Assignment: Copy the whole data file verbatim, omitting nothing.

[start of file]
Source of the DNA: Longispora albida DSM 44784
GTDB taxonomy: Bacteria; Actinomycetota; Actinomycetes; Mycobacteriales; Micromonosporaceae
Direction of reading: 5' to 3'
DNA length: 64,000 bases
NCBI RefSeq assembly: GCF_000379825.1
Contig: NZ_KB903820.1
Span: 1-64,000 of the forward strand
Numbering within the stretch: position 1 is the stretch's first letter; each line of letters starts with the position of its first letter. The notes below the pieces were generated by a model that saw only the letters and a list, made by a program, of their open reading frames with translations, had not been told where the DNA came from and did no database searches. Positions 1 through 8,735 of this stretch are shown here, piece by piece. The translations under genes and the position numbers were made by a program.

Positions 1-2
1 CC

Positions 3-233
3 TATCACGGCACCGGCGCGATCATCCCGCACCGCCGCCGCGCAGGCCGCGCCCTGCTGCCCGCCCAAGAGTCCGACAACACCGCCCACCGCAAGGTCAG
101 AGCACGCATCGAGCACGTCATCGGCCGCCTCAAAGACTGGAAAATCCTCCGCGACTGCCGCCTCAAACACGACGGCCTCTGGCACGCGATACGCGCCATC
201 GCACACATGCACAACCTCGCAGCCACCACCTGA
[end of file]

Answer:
Source of the DNA: Longispora albida DSM 44784
GTDB taxonomy: Bacteria; Actinomycetota; Actinomycetes; Mycobacteriales; Micromonosporaceae
Direction of reading: 5' to 3'
DNA length: 64,000 bases
NCBI RefSeq assembly: GCF_000379825.1
Contig: NZ_KB903820.1
Span: 1-64,000 of the forward strand
Numbering within the stretch: position 1 is the stretch's first letter; each line of letters starts with the position of its first letter. The notes below the pieces were generated by a model that saw only the letters and a list, made by a program, of their open reading frames with translations, had not been told where the DNA came from and did no database searches. Positions 1 through 8,735 of this stretch are shown here, piece by piece. The translations under genes and the position numbers were made by a program.

Positions 1-2
1 CC

Positions 3-233
3 TATCACGGCACCGGCGCGATCATCCCGCACCGCCGCCGCGCAGGCCGCGCCCTGCTGCCCGCCCAAGAGTCCGACAACACCGCCCACCGCAAGGTCAG
101 AGCACGCATCGAGCACGTCATCGGCCGCCTCAAAGACTGGAAAATCCTCCGCGACTGCCGCCTCAAACACGACGGCCTCTGGCACGCGATACGCGCCATC
201 GCACACATGCACAACCTCGCAGCCACCACCTGA